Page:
Years later, as a professor, I feel embarrassed by that interaction, and not just because I lost my cool and used the F-word to a U-grad. The laptop is now endemic in the modern classroom, with most students using them—purportedly—to take notes and access course materials. Of course, they’re also (often primarily) used to do anything but classwork: games, Snapchat, shopping—even porn. Thus many professors police the ways students use their laptops, and some are banning them outright. But what good does that do? The Laptop Police just seems like one more way of helicoptering students instead of letting them learn how to be students—indeed, how to be adults.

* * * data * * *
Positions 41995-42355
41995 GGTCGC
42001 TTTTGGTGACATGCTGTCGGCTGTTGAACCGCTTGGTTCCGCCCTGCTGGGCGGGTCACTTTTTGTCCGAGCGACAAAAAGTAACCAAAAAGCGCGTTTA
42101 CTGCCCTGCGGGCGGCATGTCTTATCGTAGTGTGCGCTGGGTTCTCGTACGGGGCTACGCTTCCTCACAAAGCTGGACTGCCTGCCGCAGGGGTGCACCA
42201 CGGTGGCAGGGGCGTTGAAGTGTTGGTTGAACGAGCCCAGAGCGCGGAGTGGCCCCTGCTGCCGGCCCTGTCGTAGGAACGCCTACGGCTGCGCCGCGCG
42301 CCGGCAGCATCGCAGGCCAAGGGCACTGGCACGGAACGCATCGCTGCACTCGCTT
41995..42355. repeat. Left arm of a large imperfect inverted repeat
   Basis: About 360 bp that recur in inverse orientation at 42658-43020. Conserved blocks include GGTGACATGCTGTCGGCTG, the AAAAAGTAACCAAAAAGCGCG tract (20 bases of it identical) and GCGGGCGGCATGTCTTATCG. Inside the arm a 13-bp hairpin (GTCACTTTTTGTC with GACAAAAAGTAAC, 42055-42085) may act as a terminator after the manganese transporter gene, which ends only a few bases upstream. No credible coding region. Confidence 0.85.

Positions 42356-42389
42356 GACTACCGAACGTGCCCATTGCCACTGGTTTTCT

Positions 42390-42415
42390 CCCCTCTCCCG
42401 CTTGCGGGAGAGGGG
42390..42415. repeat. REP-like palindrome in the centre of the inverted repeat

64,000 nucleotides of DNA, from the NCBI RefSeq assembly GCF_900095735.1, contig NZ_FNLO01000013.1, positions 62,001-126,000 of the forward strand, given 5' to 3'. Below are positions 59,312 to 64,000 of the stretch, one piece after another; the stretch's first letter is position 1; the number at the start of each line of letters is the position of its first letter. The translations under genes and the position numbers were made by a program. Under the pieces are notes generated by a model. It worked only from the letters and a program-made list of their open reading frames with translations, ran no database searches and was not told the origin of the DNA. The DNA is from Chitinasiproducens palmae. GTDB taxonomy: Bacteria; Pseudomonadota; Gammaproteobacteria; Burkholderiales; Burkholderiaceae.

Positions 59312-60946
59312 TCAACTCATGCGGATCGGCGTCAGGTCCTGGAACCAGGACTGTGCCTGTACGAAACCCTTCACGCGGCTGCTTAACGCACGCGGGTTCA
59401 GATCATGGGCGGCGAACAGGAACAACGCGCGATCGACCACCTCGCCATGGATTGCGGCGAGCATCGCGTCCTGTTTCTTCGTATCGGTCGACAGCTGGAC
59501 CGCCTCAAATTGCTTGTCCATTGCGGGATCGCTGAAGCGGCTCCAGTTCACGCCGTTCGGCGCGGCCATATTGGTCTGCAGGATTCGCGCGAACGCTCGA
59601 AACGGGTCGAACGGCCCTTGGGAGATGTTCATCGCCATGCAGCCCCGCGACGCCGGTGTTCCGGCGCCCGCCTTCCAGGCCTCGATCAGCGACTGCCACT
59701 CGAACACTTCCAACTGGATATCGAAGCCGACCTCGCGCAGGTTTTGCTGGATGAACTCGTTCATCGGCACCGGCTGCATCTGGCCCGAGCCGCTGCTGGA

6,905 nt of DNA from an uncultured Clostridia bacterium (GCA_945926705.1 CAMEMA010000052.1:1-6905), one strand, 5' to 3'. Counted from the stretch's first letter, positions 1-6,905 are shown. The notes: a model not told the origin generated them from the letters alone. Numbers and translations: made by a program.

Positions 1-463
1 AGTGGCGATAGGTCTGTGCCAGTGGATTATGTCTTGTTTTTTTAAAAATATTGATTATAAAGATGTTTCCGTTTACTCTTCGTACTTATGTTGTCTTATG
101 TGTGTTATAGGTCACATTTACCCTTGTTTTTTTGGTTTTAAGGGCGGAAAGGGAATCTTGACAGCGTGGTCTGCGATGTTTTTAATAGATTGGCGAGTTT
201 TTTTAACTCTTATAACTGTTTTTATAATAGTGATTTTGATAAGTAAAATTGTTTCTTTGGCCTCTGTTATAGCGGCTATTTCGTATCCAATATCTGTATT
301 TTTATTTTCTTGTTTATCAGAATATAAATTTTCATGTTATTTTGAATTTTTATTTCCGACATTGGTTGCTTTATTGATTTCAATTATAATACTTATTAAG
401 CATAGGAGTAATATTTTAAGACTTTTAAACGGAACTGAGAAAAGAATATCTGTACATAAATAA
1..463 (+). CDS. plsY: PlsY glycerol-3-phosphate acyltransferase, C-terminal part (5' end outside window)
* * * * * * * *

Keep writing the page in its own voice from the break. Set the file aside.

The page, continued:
The case for a laptop-free classroom is indeed strong. Last week on The New Yorker’s website, Dartmouth professor Dan Rockmore wrote that he’s banned laptops for years, explaining that “any advantage that might be gained by having a machine at the ready, or available for the primary goal of taking notes, was negligible at best” for his curriculum. What surprised him, though, was that most of his computer science department agreed. No computers in a CompSci class! But, Rockmore argued, research—such as Cornell’s 2003 landmark study “The Laptop and the Lecture” and recent studies out of UCLA and Princeton—shows over and over that students simply learn better when taking notes in old-fashioned chicken scratches.